The defendant assigns as error his exception to the failure of the court below to sustain his motion for judgment as of nonsuit interposed at the close of all the evidence. In our opinion, however, when the State’s evidence is considered in the light most favorable to it, as it must *134be oil such motion, it is sufficient to carry the case to the jury. This assignment of error is overruled. S. v. Smith, 237 N.C. 1, 74 S.E. 2d 291; S. v. Gordon, 225 N.C. 757, 36 S.E. 2d 143.

The following- excerpt from the charge forms the basis of one of defendant’s additional assignments of error: “The defendant contends that he has offered evidence as to his good character, that he has never been in any trouble, that he went in the Army and came back and that he has never been in any trouble and he contends that he is worthy of your belief and that you ought to accept his word . . .”

In this jurisdiction a defendant in a criminal action may offer evidence of his good character and when he does so he is entitled to have such evidence considered as substantive testimony on the issue of guilt or innocence. And if in such case a defendant testifies in his own behalf, and evidence of his good character is introduced, such evidence may be considered both as affecting the credibility of his testimony and as substantive evidence on the question of guilt or innocence. S. v. Moore, 185 N.C. 637, 116 S.E. 161; S. v. Nance, 195 N.C. 47, 141 S.E. 468; S. v. Davis, 231 N.C. 664, 58 S.E. 2d 355.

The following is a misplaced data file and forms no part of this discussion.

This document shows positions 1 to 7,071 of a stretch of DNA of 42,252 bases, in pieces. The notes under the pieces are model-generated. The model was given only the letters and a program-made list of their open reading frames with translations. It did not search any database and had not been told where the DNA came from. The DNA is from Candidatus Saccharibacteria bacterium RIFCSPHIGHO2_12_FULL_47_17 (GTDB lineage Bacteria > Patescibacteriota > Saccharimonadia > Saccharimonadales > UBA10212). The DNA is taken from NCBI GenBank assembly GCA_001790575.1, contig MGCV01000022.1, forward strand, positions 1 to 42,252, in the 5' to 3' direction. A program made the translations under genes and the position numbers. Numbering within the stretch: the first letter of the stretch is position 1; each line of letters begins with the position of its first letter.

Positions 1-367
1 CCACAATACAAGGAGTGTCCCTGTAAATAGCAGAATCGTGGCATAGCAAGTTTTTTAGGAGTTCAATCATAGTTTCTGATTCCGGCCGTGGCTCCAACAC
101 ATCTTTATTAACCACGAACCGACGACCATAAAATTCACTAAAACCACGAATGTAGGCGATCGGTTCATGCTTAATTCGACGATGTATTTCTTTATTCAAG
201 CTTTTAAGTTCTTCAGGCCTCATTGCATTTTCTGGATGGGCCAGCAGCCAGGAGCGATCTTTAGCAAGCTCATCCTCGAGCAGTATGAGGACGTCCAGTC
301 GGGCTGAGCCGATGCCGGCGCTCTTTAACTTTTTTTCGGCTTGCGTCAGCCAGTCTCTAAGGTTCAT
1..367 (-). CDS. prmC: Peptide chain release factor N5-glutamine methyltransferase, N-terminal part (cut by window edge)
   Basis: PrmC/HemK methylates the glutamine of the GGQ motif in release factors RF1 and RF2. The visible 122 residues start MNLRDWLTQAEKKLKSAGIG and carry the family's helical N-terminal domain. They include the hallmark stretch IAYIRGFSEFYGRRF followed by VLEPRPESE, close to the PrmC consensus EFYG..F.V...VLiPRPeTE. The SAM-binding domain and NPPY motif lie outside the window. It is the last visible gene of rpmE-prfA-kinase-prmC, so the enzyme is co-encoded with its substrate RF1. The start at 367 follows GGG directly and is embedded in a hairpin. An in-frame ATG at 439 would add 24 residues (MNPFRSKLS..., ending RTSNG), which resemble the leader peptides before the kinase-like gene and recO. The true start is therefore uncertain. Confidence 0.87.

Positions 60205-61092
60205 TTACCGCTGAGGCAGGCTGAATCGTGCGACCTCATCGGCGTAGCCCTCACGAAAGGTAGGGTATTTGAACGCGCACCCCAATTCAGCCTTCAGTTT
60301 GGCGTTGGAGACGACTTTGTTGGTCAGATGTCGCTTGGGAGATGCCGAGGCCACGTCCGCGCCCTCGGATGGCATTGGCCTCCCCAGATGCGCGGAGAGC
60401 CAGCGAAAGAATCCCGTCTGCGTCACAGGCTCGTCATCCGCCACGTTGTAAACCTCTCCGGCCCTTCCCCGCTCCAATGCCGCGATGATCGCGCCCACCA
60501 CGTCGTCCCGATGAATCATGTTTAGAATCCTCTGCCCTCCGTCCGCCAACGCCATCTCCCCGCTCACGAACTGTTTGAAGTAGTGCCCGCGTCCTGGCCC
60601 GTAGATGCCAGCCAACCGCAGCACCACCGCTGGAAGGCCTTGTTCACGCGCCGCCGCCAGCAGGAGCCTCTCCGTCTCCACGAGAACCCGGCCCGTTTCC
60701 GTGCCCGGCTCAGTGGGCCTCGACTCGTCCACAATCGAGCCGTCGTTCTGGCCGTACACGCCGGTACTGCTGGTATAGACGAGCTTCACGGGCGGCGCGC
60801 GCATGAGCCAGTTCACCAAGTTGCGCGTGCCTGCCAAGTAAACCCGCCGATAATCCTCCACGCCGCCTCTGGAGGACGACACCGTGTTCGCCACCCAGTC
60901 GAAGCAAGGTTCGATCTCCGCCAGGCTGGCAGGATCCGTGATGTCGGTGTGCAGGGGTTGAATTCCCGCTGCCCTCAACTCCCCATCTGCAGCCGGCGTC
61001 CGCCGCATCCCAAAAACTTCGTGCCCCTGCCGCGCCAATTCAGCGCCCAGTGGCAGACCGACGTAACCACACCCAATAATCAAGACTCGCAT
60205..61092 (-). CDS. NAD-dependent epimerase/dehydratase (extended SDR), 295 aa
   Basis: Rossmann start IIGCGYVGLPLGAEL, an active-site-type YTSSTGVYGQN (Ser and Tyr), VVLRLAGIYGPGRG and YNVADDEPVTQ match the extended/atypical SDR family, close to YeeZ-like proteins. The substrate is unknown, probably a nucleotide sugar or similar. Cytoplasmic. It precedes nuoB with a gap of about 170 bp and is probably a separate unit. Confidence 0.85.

The above portion of the charge to which the defendant excepts did not give the defendant, who testified in his own behalf, the benefit to which he was entitled in. respect to the evidence as to his good character.

We deem it unnecessary to discuss the other assignments of error (although it would seem one or more of them have some merit), since they may not arise on another trial.

The defendant is entitled to a new trial and it is so ordered.

New trial.